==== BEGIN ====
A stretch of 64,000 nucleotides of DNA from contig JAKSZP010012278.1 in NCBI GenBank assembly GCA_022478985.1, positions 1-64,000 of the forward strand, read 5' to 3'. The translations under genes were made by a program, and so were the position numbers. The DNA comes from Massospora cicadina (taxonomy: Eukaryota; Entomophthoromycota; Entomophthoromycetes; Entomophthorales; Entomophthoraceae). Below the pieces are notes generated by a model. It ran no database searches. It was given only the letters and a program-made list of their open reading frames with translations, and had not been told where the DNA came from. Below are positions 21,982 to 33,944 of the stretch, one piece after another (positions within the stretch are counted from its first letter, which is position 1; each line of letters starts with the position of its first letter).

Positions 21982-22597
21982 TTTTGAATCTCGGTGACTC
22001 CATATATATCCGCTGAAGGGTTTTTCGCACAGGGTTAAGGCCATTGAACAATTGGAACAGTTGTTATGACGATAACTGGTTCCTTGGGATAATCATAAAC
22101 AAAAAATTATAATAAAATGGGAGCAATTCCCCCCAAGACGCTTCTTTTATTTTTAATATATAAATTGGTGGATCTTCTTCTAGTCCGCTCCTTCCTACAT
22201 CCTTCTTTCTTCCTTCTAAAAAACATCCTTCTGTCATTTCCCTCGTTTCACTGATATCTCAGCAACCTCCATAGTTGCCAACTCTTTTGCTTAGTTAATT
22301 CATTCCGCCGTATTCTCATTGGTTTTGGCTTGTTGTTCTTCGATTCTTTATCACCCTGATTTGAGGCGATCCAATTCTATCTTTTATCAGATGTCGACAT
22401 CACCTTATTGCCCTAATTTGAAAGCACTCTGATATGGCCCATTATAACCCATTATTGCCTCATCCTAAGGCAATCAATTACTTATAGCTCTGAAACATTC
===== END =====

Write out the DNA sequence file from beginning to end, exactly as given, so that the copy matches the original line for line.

A stretch of 64,000 nucleotides of DNA from contig JAKSZP010012278.1 in NCBI GenBank assembly GCA_022478985.1, positions 1-64,000 of the forward strand, read 5' to 3'. The translations under genes were made by a program, and so were the position numbers. The DNA comes from Massospora cicadina (taxonomy: Eukaryota; Entomophthoromycota; Entomophthoromycetes; Entomophthorales; Entomophthoraceae). Below the pieces are notes generated by a model. It ran no database searches. It was given only the letters and a program-made list of their open reading frames with translations, and had not been told where the DNA came from. Below are positions 21,982 to 33,944 of the stretch, one piece after another (positions within the stretch are counted from its first letter, which is position 1; each line of letters starts with the position of its first letter).

Positions 21982-22597
21982 TTTTGAATCTCGGTGACTC
22001 CATATATATCCGCTGAAGGGTTTTTCGCACAGGGTTAAGGCCATTGAACAATTGGAACAGTTGTTATGACGATAACTGGTTCCTTGGGATAATCATAAAC
22101 AAAAAATTATAATAAAATGGGAGCAATTCCCCCCAAGACGCTTCTTTTATTTTTAATATATAAATTGGTGGATCTTCTTCTAGTCCGCTCCTTCCTACAT
22201 CCTTCTTTCTTCCTTCTAAAAAACATCCTTCTGTCATTTCCCTCGTTTCACTGATATCTCAGCAACCTCCATAGTTGCCAACTCTTTTGCTTAGTTAATT
22301 CATTCCGCCGTATTCTCATTGGTTTTGGCTTGTTGTTCTTCGATTCTTTATCACCCTGATTTGAGGCGATCCAATTCTATCTTTTATCAGATGTCGACAT
22401 CACCTTATTGCCCTAATTTGAAAGCACTCTGATATGGCCCATTATAACCCATTATTGCCTCATCCTAAGGCAATCAATTACTTATAGCTCTGAAACATTC